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Career plans, better areas to be working in for spaceflight/aeronautics?

  1. Oct 29, 2009 #1
    Hey all, so I'm a second year mechanical engineering undergrad and I've been starting to really look into what my career options are. I've always imagined myself working in the spaceflight/aeronautics industry and have made this somewhat of a goal of mine throughout university, however, I'm not necessarily bound and determined by it. Also, I'm certainly more interested in the research and design side of things as opposed to management if that changes anything. Anyway, because of my interests, I have always thought that I'd like to work for a government organization like NASA or one of the military branches, or a large company like Boeing or Lockheed Martin. But I am curious as to what the drawbacks are to working for organizations like these. Because of their large size, is it easy to get bogged down in paperwork and other menial tasks? I realize that I'll probably have to pay my dues, so to speak, before getting on something really interesting wherever I go, but with some organizations is it possible to just never get out of that stage? If so, or even if not, what are some other options I could be considering that still work in the spaceflight/aeronautics field, but maybe not with such a high profile organization? What are differences between the government jobs and the other large organizations? And where have you worked, what have you thought of it? Anything in particular I should look out for?
  2. jcsd
  3. Oct 30, 2009 #2
    Look for technical rotational programs. Most companies have them. See http://www.ge.com/careers/students/eedp/index.html for an example. Large companies also look for interns early. Apply to internships now for next year. Seriously. GE has an "Early Identification" program for getting interns as early as freshman year. We then hire 80% or more of our leadership program members from the intern pool, and we basically require internship experience for all new hires. Get to career services and put together a resume. Contact alumni at companies you'd like to work for after practicing your approach with career services.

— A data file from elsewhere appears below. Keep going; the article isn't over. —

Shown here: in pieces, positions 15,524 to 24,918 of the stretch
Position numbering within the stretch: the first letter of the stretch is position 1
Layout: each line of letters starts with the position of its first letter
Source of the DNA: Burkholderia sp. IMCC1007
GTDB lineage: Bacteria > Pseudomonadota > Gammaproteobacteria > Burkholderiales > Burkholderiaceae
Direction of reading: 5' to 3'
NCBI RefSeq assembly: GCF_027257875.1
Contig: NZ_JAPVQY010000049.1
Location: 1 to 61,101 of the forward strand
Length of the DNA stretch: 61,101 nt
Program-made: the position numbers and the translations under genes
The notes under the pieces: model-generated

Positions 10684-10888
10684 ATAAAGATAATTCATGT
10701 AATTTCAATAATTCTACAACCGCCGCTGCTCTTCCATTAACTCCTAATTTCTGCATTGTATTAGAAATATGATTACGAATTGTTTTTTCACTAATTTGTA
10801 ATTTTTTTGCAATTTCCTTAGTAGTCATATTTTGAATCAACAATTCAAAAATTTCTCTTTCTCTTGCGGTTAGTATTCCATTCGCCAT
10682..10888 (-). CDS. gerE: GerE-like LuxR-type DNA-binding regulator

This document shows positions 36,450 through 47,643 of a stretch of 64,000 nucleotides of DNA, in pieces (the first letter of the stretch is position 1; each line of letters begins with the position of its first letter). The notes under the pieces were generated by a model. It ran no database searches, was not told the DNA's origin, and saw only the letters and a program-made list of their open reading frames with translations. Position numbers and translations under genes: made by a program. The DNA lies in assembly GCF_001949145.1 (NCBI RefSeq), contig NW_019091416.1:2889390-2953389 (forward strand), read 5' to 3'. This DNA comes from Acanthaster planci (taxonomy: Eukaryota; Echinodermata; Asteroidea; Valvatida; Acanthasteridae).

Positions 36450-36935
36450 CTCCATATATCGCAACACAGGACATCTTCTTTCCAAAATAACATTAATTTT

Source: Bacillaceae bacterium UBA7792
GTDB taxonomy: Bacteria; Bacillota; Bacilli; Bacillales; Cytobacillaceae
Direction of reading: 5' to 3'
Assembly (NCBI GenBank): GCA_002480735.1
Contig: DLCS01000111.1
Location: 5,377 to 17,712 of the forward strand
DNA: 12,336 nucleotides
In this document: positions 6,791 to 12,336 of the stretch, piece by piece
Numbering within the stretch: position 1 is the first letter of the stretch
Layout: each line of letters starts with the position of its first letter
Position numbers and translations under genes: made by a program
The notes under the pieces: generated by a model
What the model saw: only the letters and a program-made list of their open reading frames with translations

You will probably also want to look at graduate school. I recommend applying to grad schools and jobs simultaneously. Definitely go for internships either way. Also, when you are eventually looking at actual jobs and not just internships, contact people at the company and see where they recommend you try to start. There may be some program you don't know about and recruiters often recruit for their own department and won't refer you anywhere. There is no reason you shouldn't be doing something that you find interesting at a larger company unless engineering itself just bores you.
    Last edited by a moderator: Apr 24, 2017
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